As apparent, the species of the rainforest are highly dependent on one another for survival. When the agouti population is reduced, in most part due to subsistence hunting by the neighboring colonists, a devastating chain reaction begins. Immediately, the three jaguars - most dependent on agouti meat for sustenance in this particular forest - leave the forested patch: one crossing the river, and two slaughtered by colonists as they wander the deforested savanna in search of game. With the loss of the jaguar, the small rodent population increases marginally and begins to eat the already rare beetle larvae, making it even scarcer. Also benefiting slightly from the loss of the jaguar are the monkeys whose population increases from 250 to 300 individuals. So after a decade the only species lost from the forest are the jaguar and the agouti.

Sixty years down the road, the forest has become a reserve in a country-wide effort to protect national biodiversity and is safe from further human interference. However, all is not well in la Selva Verde rainforest: the Zam tree, without the agouti, is unable to disperse its seeds which simply die in the shade of the canopy and one night, six decades later, the last remaining Zam tree falls during a typical tropical thunderstorm. The tree was already weakened by age and an unusually dry season perhaps induced by local deforestation. The Zam tree falls without successfully reproducing.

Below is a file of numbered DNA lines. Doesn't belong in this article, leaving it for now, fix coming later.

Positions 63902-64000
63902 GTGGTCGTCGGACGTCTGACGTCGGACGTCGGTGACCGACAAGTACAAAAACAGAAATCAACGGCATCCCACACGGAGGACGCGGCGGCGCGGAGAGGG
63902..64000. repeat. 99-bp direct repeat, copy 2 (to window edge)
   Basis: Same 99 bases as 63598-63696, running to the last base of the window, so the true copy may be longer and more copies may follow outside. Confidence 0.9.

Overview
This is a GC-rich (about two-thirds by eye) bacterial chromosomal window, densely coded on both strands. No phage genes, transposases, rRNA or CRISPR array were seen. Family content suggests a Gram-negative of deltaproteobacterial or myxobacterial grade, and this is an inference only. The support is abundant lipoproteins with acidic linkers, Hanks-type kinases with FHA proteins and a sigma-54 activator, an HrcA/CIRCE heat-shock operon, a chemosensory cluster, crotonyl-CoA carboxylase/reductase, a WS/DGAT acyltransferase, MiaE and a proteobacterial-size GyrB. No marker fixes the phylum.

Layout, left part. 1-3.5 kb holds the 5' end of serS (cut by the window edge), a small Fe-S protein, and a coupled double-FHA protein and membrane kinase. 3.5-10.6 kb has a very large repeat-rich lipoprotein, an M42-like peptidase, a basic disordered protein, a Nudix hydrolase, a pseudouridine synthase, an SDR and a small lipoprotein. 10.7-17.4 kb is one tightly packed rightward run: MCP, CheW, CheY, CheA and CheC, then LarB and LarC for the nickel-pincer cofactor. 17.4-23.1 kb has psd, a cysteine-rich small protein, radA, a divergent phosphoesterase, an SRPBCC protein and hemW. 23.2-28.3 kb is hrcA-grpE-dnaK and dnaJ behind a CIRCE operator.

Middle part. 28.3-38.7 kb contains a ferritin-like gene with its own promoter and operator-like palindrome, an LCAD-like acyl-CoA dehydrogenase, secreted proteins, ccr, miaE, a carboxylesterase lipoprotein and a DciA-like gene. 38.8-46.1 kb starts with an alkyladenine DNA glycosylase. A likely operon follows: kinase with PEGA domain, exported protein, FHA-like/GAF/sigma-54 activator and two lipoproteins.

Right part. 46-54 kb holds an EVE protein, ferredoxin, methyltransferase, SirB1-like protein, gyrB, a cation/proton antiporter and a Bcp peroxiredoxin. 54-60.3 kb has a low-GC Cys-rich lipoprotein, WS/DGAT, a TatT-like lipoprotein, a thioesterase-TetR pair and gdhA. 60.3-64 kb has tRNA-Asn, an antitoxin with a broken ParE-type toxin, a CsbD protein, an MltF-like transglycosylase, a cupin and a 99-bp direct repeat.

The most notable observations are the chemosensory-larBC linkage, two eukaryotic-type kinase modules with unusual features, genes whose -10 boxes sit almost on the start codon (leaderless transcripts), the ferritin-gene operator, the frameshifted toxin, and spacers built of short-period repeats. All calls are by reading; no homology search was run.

The death of the tree is responsible for the downfall of other species that were dependent on the tree for survival. Without their precious leaves, the leaf cutter ants decline and the colony disappears as the population drops below the minimum threshold. The butterfly, specialized for the pollination of the tree's flower, also perishes causing the beetle to become extinct. The loss of the butterfly, the beetle, and the ant species spells doom for the lizard whose extinction causes the disappearance of the lizard-eating tree snake which cannot subsist solely on tree-frog feeding. Benefiting from the loss of their main predator, the adaptable frog population skyrockets not affected by the disappearance, unlike the lizard, of the other three insect species. The bird population holds steady, despite the loss of insects, feeding on other forest insects. The net result from the elimination of a single keystone species, the agouti, meant the eventual extinction of at least eight species from the forest patch.

Although the forest in this example was purely hypothetical, it illustrates what is actually occurring in isolated forest patches across the world. More than two-thirds of the world's rainforests exist as such fragmented remnants under 1 million acres (400,000 ha). It may serve as a global model, as worldwide, species disappear. Some of these species may be cornerstone species, whose disappearance could cause the forest system to crash. We can only speculate what would be the effect of such a loss.

Continued: Rainforest biodiversity